Damon Winter/The New York Times
Patti LuPone as Momma Rose in this Encores! Summer Stars production at City Center, directed by Arthur Laurents, who wrote the book.


Ok, a FEW more words – get ON the phone, ON the internet, in line, whatever  – GET A TICKET to this show!  

Patti Lupone gives what may be THE performance of her career.  From stopping the show DEAD with a standing ovation at “Sing Out Louise” through the heartbreaking “Everything’s Coming Up Roses” to the devastating finale, Ms Lupone grabs you by the throat reaching in to pull your heartstrings.   She inhabits this character willingly thus allowing us a look at all the facets of Rose – the scheming, driving, dreaming, tenaciousness, yearning hunger and fearsome ambitions.  With the climatic finale “Rose’s Turn”, Ms Lupone dives even further to the depths of Rose’s soul where we glimpse the nakedness of her life’s true desires. 

<img alt="Laura Benanti, Patti LuPone, and Boyd Gaines in Gypsy
(© Joan Marcus)” src=”; align=right border=0>Boyd Gaines gives a superb performance as Herbie, the ever loving, ever steady helpmate/beau/side kick with subtle layers to his character building to his exit scene with the professionalism and skill exhibited in so many of his performances over the years – including the most recent Tony-nominated JOURNEY’S END.  His ensembles with Ms Lupone and Ms Benanti are exquisite examples of duets and trios in musical theatre.

Right: Laura Benanti, Patti LuPone, and Boyd Gaines in Gypsy  (© Joan Marcus)

Ms Benanti is a delight – transforming before our eyes from the tom boy oh-so-not-willing-to-be-on-stage to the take-charge center-stage persona of Gypsy Rose Lee revealing the steely core beneath the softness of young Louise.  Not for nothing is she Madame Rose’s daughter.   As her physical beauty is unveiled during her big “stripper” number, so her vocal beauty blossoms thru the progression from scared dutiful side kick of Baby June thru the tender longing of “Little Lamb” to the eloquent elegant stripper Rose Lee.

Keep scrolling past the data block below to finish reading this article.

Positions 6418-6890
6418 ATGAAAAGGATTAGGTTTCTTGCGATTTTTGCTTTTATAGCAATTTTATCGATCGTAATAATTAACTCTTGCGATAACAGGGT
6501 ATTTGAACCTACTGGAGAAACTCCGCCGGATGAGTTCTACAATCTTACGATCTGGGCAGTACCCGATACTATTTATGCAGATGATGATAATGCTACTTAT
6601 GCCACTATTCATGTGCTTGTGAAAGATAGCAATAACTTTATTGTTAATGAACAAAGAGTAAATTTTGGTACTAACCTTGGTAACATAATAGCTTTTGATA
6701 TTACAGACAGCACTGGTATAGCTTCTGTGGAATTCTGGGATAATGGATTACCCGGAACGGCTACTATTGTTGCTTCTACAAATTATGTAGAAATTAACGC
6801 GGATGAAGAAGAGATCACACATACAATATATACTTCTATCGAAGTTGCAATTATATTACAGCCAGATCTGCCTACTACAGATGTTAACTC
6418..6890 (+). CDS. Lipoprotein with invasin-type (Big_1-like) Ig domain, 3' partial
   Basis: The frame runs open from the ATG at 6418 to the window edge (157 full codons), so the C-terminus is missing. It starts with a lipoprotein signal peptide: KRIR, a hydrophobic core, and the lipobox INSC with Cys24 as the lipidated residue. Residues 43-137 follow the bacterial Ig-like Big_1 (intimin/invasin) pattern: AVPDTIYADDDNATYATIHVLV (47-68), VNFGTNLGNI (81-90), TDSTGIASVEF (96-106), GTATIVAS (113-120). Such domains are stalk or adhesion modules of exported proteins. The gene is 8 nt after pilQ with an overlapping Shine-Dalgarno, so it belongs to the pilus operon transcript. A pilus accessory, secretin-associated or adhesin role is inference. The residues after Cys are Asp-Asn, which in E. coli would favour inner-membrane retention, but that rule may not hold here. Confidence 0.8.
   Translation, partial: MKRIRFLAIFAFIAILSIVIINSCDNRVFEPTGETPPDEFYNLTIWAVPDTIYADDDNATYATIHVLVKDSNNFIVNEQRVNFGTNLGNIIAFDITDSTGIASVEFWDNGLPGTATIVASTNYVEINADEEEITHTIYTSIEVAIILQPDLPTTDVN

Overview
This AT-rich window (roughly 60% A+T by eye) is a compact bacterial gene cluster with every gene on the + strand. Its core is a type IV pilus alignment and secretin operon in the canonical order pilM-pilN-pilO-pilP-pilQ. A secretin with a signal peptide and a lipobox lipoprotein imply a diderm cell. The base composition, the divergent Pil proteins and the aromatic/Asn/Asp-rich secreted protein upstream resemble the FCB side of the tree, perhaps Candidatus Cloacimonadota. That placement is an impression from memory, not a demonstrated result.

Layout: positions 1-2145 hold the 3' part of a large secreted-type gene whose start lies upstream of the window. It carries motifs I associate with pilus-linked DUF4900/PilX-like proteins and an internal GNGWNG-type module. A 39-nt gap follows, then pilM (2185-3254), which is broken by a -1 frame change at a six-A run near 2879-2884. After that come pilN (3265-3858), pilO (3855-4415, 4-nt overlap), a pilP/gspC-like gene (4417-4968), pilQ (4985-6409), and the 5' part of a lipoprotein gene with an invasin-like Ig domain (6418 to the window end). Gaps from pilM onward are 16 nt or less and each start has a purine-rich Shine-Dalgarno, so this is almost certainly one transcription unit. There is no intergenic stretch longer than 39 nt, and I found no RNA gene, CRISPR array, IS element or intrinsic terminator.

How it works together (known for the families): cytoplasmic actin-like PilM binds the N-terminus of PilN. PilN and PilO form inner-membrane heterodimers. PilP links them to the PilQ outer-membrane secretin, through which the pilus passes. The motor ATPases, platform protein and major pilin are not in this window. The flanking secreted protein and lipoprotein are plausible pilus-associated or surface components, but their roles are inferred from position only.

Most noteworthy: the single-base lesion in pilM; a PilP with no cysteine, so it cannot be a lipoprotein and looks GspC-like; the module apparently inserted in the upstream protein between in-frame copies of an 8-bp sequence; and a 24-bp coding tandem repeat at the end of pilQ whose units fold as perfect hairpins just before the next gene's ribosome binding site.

The entire company is beautifully cast – with credible young stars especially notable for their earnestness and honest performances.  Tony Yazbek as Tulsa, the troupe member who runs off with June after singing “All I Need is the Girl,” is delightful and delicious – you will want to run away with him as well – he needs to be doing this kind of role somewhere else SOON.

Special praise for the orchestra and conductor Patrick Vaccariello performing this oft-played well-known music with panache and style and at a tempo which keeps the pace of the evening from dissolving into treacle.

Director Arthur Laurents celebrated his 89th birthday on Opening night (Saturday the 14th) and has presented the audience a wonderful gift in this multi-layered, realistic version of his original production.  The original Jerome Robbins choreography adds to the perfection of the entire evening.. 

For three weeks only until July 29th at the New York City Center.

click for larger image Reviews
John Simon at
Ben Brantley at the New York Times
Linda Winer at Newsday
New York Post
Washington Post

 UPDATED 7–20–07  Terry Teachout’s review


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